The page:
Ya Gotta Look Somewhere!

 

 

The other day the New York Times ran a column in its “Modern Love” segment of the Style section headlined “My Body Doesn’t Belong to You.” The author realized that the ownership of her body was in question when, in her senior year of high school, she went to buy a bra and discovered that she had big breasts:  “Around then I realized that, in this world, there would be many instances when my body would not feel like my body.” Those instances were when men who were strangers ogled, groped, and asked her provocative rhetorical questions like “Are those real?” Groping and sexually provocative utterances are definitely unacceptable behavior, but is eyeing an attractive woman in the same league? I think not.

I recently exercised at a gym where a sign was prominently displayed saying “Please do not stare. It bothers other members.” Stare means “to look fixedly” and ogle means “to eye amorously.” I guess a woman can tell when she is being looked at fixedly, but being eyed amorously, it seems to me, is in the mind of the beholder (unless the alleged ogler is simultaneously drooling).

Philadelphia Inquirer columnist Art Carey once speculated that if it weren’t for the invention of spandex tights or leggings, few of the 36,000 health clubs, gyms and fitness centers in the country would exist. In other words, for young men and women, the health clubs are only partly for exercise and mostly for seeing and being seen by members of the opposite sex. I agree that the proliferation of women in tights (that often leave little to the imagination) is a major factor in the success of the exercise business.

I know that spandex tights provide support for a woman’s back, hips and legs in workout sessions, but now you see women in tights everywhere. I know that this is a horrible question to ask, but why is spandex the attire of choice for so many women? I would anticipate the answer that spandex is comfortable; it stretches. But you see lots of women wearing spandex tights in hot weather despite the fact that spandex, which is made from chemicals, is hot and itchy. At the risk of being called a male chauvinist, I suspect that women wear spandex tights everywhere and in every kind of weather because they want to be looked at, stared at, and perhaps even ogled.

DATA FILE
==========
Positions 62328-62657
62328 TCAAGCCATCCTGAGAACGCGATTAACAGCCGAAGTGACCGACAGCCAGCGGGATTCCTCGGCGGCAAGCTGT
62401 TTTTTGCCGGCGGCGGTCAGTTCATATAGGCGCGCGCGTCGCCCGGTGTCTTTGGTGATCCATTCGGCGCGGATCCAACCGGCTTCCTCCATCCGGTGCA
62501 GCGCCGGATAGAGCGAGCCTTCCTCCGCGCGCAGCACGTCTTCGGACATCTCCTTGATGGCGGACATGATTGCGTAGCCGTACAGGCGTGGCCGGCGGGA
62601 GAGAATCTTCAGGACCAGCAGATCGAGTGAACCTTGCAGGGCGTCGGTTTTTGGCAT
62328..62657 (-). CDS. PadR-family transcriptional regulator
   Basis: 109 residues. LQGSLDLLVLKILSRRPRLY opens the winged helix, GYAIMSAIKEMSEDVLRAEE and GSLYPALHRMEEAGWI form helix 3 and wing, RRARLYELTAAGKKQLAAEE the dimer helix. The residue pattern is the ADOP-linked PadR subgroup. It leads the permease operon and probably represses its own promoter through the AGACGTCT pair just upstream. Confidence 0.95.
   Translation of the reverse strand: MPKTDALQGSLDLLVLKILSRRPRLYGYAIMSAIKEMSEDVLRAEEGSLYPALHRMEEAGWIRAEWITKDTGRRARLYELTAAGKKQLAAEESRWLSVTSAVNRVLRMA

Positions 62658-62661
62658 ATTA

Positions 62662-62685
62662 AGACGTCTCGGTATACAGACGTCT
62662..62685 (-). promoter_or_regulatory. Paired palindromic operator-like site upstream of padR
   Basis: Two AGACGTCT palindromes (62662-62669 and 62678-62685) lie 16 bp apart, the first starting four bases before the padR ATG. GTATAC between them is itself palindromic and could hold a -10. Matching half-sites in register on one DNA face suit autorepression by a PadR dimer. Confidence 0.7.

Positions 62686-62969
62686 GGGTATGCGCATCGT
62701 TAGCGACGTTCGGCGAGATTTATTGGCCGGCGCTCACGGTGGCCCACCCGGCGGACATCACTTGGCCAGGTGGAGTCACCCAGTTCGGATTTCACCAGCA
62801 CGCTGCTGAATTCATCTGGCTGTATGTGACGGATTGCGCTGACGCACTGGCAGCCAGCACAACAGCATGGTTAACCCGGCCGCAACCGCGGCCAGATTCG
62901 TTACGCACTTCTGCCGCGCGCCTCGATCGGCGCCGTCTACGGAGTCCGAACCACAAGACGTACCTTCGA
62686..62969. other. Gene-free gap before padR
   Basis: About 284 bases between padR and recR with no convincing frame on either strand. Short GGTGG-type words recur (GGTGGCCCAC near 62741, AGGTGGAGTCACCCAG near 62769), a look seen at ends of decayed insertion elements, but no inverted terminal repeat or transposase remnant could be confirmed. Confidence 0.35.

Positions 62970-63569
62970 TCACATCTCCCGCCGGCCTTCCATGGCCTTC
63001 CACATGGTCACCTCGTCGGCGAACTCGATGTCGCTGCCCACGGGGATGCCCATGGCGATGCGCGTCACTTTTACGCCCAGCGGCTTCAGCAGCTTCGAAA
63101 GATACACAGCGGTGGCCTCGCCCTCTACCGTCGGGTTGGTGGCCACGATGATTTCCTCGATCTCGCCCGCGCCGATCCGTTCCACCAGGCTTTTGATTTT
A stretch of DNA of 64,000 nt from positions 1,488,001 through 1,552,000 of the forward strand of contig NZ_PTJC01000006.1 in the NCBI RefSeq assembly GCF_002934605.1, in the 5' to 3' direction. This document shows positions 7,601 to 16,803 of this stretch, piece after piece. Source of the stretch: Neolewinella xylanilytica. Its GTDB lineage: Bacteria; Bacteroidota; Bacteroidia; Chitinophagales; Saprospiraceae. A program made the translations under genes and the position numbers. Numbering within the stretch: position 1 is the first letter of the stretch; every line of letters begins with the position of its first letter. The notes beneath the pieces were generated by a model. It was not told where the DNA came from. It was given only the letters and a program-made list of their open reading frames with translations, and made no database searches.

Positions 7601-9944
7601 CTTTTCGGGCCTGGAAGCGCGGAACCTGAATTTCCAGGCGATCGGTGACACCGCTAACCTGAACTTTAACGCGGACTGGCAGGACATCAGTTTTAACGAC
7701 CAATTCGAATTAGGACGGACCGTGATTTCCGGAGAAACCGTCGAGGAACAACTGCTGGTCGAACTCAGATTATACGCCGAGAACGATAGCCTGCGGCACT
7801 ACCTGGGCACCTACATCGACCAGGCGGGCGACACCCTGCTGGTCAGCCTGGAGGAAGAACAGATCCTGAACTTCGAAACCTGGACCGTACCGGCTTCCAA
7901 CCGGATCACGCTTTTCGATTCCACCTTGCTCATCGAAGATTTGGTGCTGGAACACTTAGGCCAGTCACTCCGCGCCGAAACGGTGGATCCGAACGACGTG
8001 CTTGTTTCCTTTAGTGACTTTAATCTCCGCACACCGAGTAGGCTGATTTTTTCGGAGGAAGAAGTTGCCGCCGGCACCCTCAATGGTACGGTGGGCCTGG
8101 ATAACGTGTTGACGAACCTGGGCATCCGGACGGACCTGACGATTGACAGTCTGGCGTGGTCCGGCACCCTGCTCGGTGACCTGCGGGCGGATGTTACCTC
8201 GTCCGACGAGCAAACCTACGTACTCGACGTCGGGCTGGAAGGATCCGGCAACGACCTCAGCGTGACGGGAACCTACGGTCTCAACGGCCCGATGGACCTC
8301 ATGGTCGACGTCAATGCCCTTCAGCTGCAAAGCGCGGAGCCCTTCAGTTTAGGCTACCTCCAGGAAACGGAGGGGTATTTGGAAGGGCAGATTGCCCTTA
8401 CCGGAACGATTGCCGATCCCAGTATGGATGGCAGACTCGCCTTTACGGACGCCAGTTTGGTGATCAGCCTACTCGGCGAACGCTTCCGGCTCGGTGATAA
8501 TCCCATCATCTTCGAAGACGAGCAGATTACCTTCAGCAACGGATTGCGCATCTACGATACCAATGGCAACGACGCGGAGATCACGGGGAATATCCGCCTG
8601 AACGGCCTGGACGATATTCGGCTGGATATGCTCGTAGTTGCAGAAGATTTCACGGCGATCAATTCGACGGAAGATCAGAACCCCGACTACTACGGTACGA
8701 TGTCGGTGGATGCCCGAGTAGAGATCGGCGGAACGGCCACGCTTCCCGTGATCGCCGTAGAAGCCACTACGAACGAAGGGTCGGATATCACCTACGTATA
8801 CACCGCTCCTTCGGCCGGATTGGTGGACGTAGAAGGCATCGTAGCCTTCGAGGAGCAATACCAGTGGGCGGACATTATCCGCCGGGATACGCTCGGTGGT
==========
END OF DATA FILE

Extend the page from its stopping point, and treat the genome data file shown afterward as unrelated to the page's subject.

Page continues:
Getting back to the author of “My Body Doesn’t Belong to You.” Does she really wish she had smaller breasts and thus were less worthy of others’ attention?  She says that her breasts elicited jokes but also “compliments from female [my emphasis] friends, promises that [her] future boyfriend or husband or lover would have plenty to be happy about.” But she is offended by such compliments. Seems to me that “owning your body” means not sharing it with another or others, which makes for a lonely, loveless life. Is that what she really wants, or is she so marinated in feminist ideology that she really doesn’t know what she wants? True believers tend to be that way. At the same time, you often hear older women (and men) complain that they now feel  sexually “invisible” and miss the attention that others paid to them when they were young.

As for me, I must admit that one of the pleasures of the gym is staring at (if not ogling) attractive women in spandex tights. One of my favorite movie lines is in one of the Harper films in which Paul Newman plays a private detective. In one scene, he is grabbed by some bad guys and thrown into the back of a limousine. Lying on the floor, he looks up and sees a beautiful woman who says, “It’s not nice to look up a woman’s dress.” Newman (as Harper) replies, “Well, ya gotta look somewhere!”  Yes, you do have to look somewhere, so you might as well look at something pleasing, like women in spandex.

 

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